Last week was a perfect example of why baseball should be considered a year-round sport. Never mind that games are played during just two-thirds of the year -- the other four months can be just as exciting in a different way.
Last week, the Padres completed five trades that totally overhauled their starting lineup. They depleted much of their farm system in an effort to win now. Meanwhile, the top outfield free agents on the market, Melky Cabrera and Alex Rios, signed deals with the White Sox and Royals, respectively. Scanning the transaction list from last week, the Mariners pop up just once -- their trade for Justin Ruggiano. There are some of us who are relieved that the Mariners made any move at all but there's a very vocal group of fans who were pretty disappointed after the Mariners ended up trading for just a role player and not a premier player like Matt Kemp or Justin Upton.
It can be hard to watch other teams acquire these big names while watching your own team do nothing. We might attempt to put together a comparable package of prospects that we believe could have made a better deal for certain teams. We might start second guessing the direction of the franchise. We might just say, "That's so Mariners."
These feelings are exacerbated by the obvious hole all of us can see on our roster. Despite trading for Ruggiano, we're still looking for an outfielder who can at least platoon in right field. So to see five big-name outfielders move without the Mariners involved can seem frustrating.
I won't be writing about a solution today. I'm sure Jack Zduriencik has some ideas and options on the table. I wanted to address how we, as fans, emotionally respond to an offseason that is as unfamiliar to us as winning has been these past few years.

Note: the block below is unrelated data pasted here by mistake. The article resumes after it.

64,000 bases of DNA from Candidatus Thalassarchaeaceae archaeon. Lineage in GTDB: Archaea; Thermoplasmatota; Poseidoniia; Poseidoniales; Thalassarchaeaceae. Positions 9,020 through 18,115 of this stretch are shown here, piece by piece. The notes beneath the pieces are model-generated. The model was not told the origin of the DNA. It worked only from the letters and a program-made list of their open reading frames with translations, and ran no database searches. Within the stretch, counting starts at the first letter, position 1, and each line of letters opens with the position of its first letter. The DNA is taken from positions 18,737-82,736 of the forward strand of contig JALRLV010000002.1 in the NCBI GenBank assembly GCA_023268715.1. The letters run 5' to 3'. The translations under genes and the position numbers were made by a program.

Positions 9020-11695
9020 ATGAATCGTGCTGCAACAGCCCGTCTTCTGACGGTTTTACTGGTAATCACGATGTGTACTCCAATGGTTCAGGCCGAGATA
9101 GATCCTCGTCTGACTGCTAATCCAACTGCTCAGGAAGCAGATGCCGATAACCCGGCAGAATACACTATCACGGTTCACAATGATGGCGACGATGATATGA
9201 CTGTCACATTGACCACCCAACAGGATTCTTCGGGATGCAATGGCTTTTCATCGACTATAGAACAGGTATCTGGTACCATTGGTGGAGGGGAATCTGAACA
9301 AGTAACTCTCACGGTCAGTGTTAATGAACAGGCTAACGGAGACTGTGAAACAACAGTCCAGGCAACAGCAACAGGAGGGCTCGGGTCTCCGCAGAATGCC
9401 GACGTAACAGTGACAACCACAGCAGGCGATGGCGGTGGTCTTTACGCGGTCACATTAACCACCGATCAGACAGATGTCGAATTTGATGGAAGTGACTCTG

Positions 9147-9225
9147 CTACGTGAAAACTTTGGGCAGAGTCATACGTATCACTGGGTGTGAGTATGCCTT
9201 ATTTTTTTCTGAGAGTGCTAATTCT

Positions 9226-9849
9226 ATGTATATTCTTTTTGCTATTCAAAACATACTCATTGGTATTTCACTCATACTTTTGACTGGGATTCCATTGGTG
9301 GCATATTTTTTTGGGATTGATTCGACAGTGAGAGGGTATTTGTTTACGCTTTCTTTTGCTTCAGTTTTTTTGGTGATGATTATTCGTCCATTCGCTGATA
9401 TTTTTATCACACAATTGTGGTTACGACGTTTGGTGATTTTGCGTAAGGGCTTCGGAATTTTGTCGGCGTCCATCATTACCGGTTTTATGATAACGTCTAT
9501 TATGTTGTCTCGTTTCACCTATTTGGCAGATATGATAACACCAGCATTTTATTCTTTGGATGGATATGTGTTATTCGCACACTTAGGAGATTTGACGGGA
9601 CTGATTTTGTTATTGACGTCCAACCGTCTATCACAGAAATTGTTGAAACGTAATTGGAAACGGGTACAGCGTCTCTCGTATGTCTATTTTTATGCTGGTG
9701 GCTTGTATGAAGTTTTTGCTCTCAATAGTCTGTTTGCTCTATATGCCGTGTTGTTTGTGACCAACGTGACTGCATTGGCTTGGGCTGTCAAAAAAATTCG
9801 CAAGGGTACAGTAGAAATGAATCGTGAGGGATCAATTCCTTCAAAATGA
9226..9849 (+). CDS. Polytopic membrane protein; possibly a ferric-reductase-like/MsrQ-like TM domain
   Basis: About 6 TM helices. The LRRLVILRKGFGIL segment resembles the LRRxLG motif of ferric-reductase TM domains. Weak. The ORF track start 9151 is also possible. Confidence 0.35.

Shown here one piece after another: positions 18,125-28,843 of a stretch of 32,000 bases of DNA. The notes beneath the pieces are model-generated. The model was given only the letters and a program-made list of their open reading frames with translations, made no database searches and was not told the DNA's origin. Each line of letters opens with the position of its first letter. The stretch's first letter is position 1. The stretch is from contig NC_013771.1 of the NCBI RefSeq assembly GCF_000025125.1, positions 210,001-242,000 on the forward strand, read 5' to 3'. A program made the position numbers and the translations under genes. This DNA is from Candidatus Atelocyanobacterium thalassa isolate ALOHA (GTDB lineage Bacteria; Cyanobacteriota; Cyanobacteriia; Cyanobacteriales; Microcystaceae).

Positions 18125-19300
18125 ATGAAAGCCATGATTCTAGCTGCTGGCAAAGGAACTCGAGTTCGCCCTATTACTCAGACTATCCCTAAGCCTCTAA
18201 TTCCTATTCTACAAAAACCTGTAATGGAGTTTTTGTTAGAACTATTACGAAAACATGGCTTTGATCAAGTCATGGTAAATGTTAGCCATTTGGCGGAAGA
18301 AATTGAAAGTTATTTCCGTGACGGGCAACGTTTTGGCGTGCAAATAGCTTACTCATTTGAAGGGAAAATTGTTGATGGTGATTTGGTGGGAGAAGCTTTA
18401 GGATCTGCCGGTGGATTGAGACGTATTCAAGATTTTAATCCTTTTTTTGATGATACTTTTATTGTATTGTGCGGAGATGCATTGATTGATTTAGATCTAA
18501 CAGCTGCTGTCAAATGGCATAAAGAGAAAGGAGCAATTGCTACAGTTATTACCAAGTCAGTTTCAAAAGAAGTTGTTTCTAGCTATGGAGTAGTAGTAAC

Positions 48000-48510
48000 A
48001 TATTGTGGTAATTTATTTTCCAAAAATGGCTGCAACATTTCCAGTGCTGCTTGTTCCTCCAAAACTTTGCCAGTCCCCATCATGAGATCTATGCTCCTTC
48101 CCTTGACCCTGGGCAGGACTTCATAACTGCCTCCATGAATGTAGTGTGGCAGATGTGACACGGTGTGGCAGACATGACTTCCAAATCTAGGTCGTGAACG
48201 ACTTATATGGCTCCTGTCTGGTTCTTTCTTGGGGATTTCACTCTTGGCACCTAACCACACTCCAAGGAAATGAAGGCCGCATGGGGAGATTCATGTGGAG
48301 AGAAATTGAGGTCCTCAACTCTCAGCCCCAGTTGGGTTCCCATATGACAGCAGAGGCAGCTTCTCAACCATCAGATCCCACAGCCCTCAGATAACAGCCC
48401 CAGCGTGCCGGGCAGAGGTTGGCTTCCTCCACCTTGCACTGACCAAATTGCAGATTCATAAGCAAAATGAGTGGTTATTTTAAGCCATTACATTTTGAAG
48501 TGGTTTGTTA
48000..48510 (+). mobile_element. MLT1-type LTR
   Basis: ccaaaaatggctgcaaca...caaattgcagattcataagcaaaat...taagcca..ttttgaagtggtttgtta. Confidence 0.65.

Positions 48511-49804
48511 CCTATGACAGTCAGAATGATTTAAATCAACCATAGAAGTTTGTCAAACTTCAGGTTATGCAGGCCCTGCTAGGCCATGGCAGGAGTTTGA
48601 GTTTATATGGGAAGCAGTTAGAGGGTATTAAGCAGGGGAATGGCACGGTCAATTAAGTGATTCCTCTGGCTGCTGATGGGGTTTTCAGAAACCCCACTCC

I'm sure you've all see the tweets or looked at the depth charts; at various points during this offseason, the Mariners have been projected to produce the highest fWAR total (per Steamer) in the American League and projected to have the best record in the AL in 2015. We're rooting for a team who is projected to be one of the best in the league next year after missing the playoffs by one game last year.
With these sky high expectations and an almost-but-not-quite-there roster, the pressure ramps up each time another team makes a move. In the midst of a rebuilding project, we don't have to care about what other teams are doing because the moves they're making probably won't impact our team when they're ready to compete. Now that the Mariners are contenders, almost everything matters. A free agent outfielder signing elsewhere removes a potential target from the market. A major trade could bolster another American League team, shifting the balance of power.
The Mariners aren't finished. There are two months left before Cactus League play begins. James Shields, one of the big-name free agents this offseason, doesn't have a team yet. Hell, Fernando Rodney didn't sign until February 13 last offseason. Intellectually, we know this. Emotionally, we just want the Mariners to complete their roster as soon as they can because it would make thinking about next year so damn easy.
This is the tension we live in, the reality of now and the desire of the not-yet. It's the same tension you feel when there's something big on the horizon -- a job interview, a major presentation, your wedding day. The night before, you can't stop thinking about it. You lay in bed, eyes wide open, wishing that you could get it over with right now. You start running through all the possibilities, trying to prepare for every eventuality. We find ourselves in-between two outcomes.
As we wait for the Mariners' next move, remember that this tension we feel is normal and something we must learn how to navigate. We're entering unfamiliar territory as fans. But also remember that we've been on one hell of a ride over the last year and there are no signs of it letting up. The Mariners are contenders again, it's time we remember (or learn) how to be fans of a contender again.